How to Taste Wine

Have you ever wondered, after reading a ridiculously elaborate description in, say, Wine Spectator, how can wine possibly smell like tobacco?…or coffee, green pepper, orange blossom, eucalyptus, or licorice?

And why would you want to drink it if it actually smelled like kerosene, burnt matches, garlic…or tar – or even, no I am not kidding, cat pee?

And isn’t it ironic or incorrect that we say “wine tasting” but spend most of our effort to describe how wine smells?

Le Nez du Vin

Well, wine tasting is not rocket science. And it’s not solely the province of snobby, self-appointed experts with million-dollar cellars…you can do it, too.

Learning to appreciate wine does take a little bit of knowledge, a lot of patience, some effort, and some time. And some money, but not as much as you might think.

Of course, you can spend a lot of money on tasting “aids” such as Le Nez du Vin, the creation of an enterprising Frenchman. This rather expensive kit ($400-500) is actually a lot of fun, and can help people who are new to wine tasting, learn to discern basis aromas. I have the red wine-only version that set me back 100 bucks, and my friends enjoy when I break it out. Kids really like it, too. But these are a a luxury and not necessary.

Wine Tasting and Evaluation

Nothing has been written about more, for wine consumers, than wine tasting. Every wine educator and expert has a particular way of evaluating wine, often with their own “unique” rating system and scale. Rest assured that every one of these is derivative of the others, and that no matter which template and terms you use, you’re dealing with the same general concepts and elements. They include:

  • Color
  • Clarity
  • Aroma
  • Body
  • Tannin
  • Flavor
  • Acidity
  • Finish

To help you figure out and record what you’re tasting, download and print the Wine-Flair Tasting Notes page!


Tempranillo Wine

If you watched the movie Sideways, Miles actually gave Jack a pretty good lesson in how to quickly evaluate the color of a wine:

“Let me show you how this is done. First thing, hold the glass up and examine the wine against the light. You’re looking for color and clarity. Just, get a sense of it. OK? Uhh, thick? Thin? Watery? Syrupy? OK? Alright. Now, tip it. What you’re doing here is checking for color density as it thins out towards the rim. Uhh, that’s gonna tell you how old it is, among other things. It’s usually more important with reds. OK? Now, stick your nose in it. Don’t be shy, really get your nose in there. Mmm…a little citrus…maybe some strawberry…passion fruit…and, oh, there’s just like the faintest soupcon of like, asparagus and just a flutter of a, like a, nutty Edam cheese.”

Jack: “Wow. Strawberries, yeah! Strawberries. Not the cheese. “

Anyway, white wines can range from almost transparent to pale green, straw yellow, gold, yellow-brown, to almost brown for very old vintages. But most whites run in a narrower band starting from almost colorless, for things like Soave, or Vinho Verde, to very young Chablis, to Rieslings, and White Bordeaux and other Sauvignon Blanc-based wines with the color of straw. When you get to California Chardonnays they begin to take on a golden hue, and then you’re moving on to deep gold like Viognier and Semillon and dessert wines. Very old whites, or spoiled ones, can also take on a dark color, tending towards the tint of tea.

Reds start with a cherry color for Gamay-based wines like Beaujolais, Pinot-Noir based wines or Cabernet Franc wines like Chinon. But other than these, many wines are a purple to deep purple color in their youth and so this doesn’t tell you much; you’ll have to rely on aroma, flavor, the shape of the bottle and a peek at the label. Many other reds will be a medium-red, a kind of crimson, and this doesn’t tell you much, either. Of course, wines made from Cabernet Sauvignon or Nebbiolo, which have a lot of pigment in their skins, hold their deep purplish color for decades. All red wines that have have begun to age take on a reddish-brick color, and oxidized wines are brick-brown or just plain brown in color.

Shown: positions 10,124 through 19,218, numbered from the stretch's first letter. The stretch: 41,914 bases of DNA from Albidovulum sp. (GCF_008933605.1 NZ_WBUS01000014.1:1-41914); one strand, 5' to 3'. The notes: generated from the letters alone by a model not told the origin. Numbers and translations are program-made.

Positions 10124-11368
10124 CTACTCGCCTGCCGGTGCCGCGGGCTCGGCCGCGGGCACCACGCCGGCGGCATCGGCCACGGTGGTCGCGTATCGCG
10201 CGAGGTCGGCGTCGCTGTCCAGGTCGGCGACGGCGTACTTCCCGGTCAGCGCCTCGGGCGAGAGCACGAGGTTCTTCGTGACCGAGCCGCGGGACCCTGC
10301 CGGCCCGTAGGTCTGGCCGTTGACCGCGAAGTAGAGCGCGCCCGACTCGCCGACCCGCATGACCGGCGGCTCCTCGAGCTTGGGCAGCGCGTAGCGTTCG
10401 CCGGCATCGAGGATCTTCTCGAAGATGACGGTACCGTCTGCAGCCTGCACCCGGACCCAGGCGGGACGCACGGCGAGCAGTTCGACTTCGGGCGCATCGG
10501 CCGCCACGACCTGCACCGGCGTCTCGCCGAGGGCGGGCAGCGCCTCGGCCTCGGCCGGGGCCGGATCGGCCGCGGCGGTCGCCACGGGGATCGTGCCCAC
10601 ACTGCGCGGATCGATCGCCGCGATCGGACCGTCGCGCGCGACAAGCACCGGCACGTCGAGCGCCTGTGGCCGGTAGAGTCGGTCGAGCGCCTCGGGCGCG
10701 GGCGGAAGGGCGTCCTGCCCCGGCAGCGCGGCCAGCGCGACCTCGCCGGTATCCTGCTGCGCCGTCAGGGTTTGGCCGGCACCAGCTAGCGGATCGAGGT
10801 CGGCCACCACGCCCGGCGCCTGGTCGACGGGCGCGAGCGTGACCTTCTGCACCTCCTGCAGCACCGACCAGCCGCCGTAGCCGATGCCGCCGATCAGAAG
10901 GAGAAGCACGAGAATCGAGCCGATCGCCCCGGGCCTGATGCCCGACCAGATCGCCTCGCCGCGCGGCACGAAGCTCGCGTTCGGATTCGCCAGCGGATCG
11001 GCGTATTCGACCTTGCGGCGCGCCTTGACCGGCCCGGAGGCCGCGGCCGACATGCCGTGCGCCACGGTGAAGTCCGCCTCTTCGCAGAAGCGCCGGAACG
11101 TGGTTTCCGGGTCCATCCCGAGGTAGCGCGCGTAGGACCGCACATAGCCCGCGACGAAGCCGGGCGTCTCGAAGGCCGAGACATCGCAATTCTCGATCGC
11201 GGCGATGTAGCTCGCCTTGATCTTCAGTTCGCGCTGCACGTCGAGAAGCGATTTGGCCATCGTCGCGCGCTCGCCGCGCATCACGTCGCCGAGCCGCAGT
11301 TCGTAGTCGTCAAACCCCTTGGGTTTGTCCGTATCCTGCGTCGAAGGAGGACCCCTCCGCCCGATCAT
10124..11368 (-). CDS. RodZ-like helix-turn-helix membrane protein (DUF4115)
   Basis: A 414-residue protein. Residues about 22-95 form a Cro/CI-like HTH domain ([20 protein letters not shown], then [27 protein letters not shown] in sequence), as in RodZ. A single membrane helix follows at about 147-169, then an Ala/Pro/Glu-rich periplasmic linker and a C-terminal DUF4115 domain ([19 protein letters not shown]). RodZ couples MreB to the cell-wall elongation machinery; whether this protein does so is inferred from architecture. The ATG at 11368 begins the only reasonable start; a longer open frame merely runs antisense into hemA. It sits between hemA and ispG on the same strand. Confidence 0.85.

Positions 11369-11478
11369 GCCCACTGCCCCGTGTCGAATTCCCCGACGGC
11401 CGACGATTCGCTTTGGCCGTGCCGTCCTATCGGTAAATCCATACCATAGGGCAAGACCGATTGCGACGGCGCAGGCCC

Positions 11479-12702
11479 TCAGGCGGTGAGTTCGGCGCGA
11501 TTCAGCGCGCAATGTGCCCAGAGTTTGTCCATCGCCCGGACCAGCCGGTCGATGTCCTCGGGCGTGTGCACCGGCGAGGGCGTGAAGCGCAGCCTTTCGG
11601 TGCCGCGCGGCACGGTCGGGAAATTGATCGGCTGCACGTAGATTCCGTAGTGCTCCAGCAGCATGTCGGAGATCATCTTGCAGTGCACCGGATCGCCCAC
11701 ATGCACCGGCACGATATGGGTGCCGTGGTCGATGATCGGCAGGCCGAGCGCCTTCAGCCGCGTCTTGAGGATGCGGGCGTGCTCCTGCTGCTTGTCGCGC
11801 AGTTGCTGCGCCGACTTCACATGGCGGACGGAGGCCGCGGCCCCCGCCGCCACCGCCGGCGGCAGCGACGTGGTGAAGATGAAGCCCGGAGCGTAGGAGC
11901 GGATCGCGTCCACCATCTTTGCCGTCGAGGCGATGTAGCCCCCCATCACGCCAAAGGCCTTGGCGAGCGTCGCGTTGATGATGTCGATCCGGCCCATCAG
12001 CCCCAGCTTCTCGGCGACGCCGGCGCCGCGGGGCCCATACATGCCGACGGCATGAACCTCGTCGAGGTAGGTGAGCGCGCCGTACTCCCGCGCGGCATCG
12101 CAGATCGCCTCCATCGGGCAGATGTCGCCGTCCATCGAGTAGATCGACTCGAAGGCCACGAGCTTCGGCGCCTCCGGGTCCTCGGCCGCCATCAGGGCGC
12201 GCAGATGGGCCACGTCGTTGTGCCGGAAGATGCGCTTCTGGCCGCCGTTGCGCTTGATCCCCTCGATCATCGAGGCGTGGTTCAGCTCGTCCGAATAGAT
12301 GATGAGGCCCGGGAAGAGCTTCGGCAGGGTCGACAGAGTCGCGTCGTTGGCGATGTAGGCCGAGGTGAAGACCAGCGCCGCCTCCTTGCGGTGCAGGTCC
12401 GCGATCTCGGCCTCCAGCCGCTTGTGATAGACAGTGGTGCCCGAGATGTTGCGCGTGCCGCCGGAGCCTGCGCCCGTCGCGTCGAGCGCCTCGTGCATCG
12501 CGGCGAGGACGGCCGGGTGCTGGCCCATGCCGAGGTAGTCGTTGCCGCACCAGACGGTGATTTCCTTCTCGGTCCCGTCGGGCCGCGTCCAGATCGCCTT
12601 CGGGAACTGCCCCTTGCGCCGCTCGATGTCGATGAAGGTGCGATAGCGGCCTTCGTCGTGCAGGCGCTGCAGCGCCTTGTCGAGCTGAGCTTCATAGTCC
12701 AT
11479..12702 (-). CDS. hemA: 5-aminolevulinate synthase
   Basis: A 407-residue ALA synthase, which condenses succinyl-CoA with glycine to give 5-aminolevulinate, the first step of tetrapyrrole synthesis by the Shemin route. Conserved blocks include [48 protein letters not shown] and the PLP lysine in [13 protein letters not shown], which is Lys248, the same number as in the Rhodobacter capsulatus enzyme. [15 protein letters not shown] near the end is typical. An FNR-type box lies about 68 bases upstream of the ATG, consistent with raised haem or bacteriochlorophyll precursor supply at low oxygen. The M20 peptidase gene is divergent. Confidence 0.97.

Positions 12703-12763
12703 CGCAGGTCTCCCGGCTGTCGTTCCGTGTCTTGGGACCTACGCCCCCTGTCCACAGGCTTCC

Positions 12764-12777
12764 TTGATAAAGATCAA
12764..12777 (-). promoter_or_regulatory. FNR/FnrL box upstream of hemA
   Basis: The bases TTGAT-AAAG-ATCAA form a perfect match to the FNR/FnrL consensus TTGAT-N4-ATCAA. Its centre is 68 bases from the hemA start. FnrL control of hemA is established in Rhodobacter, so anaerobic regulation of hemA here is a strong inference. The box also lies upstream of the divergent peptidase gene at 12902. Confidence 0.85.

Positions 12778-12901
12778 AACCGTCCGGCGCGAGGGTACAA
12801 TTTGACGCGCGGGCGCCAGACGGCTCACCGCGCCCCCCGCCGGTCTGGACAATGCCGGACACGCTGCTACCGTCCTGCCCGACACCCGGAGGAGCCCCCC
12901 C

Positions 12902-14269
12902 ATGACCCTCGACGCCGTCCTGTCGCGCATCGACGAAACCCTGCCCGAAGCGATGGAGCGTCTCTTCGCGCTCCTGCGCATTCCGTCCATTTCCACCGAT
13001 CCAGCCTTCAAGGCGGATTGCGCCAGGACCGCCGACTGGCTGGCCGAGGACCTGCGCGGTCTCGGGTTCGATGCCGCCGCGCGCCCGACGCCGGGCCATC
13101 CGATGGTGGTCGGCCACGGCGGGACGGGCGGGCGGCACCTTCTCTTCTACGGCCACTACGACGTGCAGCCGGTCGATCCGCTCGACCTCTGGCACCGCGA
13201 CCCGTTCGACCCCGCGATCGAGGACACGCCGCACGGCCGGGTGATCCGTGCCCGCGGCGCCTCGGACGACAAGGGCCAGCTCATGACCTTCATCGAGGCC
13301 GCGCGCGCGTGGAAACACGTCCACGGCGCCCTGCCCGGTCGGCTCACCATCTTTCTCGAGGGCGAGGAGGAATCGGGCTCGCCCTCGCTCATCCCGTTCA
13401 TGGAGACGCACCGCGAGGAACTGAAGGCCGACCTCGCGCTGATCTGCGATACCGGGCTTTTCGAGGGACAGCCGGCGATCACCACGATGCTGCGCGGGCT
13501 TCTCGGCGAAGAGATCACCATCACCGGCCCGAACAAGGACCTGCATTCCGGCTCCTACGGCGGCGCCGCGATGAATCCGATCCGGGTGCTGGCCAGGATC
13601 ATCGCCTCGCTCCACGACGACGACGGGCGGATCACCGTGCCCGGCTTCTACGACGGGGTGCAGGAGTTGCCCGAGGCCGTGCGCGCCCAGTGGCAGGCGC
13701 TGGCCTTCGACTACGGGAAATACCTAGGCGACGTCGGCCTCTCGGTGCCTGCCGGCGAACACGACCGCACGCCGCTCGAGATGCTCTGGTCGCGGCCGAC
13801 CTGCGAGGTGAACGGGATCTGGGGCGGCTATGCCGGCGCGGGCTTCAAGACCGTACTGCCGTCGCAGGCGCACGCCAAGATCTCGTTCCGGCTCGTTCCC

In July of 2005 at the Rudd Wine school of the Culinary Institute of America in St. Helena, CA, we opened a 26 year old Cabernet. It was already brick-red but still drinkable, although within a couple hours and fully exposed to oxygen it was undrinkable and had turned brown before our eyes.

Rose wines can be the palest pink, to deep pink and even orange. Thus, color can give you some indication of age, but it can also indicate the main grape variety in the wine. You’ll get better at this the more you do it. Or you may not care. But it can be fun.


Wine can range from brilliantly clear to clear, slightly cloudy, cloudy and finally dull. But unless it’s from an old vintage or it was recently jostled or carelessly opened, you’ll rarely find a truly cloudy wine.

However, wines made from grapes grown in very warm climates can be less than brilliantly clear, especially if they’re not fined or filtered. To “fine” means to clarify new wine just before bottling, by adding one of several fining agents such as egg whites or Bentonite (yes, it’s dirt) or something called isinglass (a kind of collagen, made from sturgeon bladders). But don’t worry, you won’t taste any of these – they are removed from the wine. Making wine can be like sausage, you know.

Filtering, on the other hand, involves passing the wine under pressure through a membrane or other system that removes undesirable microbes or particles that can lead to spoilage or simply to a wine that’s not brilliantly clear. Of course, many winemakers believe that aggressive filtration can also remove important elements that give wine distinctive flavors and the ability to age gracefully.